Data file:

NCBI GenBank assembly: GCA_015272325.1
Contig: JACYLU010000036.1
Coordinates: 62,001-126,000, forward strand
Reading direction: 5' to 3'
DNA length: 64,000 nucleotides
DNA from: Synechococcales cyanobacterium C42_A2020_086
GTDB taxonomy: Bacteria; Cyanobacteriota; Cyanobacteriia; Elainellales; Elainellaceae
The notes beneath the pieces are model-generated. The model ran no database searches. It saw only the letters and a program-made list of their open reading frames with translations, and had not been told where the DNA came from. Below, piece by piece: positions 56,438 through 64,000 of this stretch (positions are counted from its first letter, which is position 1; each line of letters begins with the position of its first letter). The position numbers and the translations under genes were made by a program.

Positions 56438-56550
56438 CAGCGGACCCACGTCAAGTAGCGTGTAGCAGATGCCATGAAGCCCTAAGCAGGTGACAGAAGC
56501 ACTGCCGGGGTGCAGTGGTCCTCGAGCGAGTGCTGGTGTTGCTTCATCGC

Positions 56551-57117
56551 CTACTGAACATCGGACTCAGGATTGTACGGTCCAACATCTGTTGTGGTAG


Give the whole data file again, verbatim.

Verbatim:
NCBI GenBank assembly: GCA_015272325.1
Contig: JACYLU010000036.1
Coordinates: 62,001-126,000, forward strand
Reading direction: 5' to 3'
DNA length: 64,000 nucleotides
DNA from: Synechococcales cyanobacterium C42_A2020_086
GTDB taxonomy: Bacteria; Cyanobacteriota; Cyanobacteriia; Elainellales; Elainellaceae
The notes beneath the pieces are model-generated. The model ran no database searches. It saw only the letters and a program-made list of their open reading frames with translations, and had not been told where the DNA came from. Below, piece by piece: positions 56,438 through 64,000 of this stretch (positions are counted from its first letter, which is position 1; each line of letters begins with the position of its first letter). The position numbers and the translations under genes were made by a program.

Positions 56438-56550
56438 CAGCGGACCCACGTCAAGTAGCGTGTAGCAGATGCCATGAAGCCCTAAGCAGGTGACAGAAGC
56501 ACTGCCGGGGTGCAGTGGTCCTCGAGCGAGTGCTGGTGTTGCTTCATCGC

Positions 56551-57117
56551 CTACTGAACATCGGACTCAGGATTGTACGGTCCAACATCTGTTGTGGTAG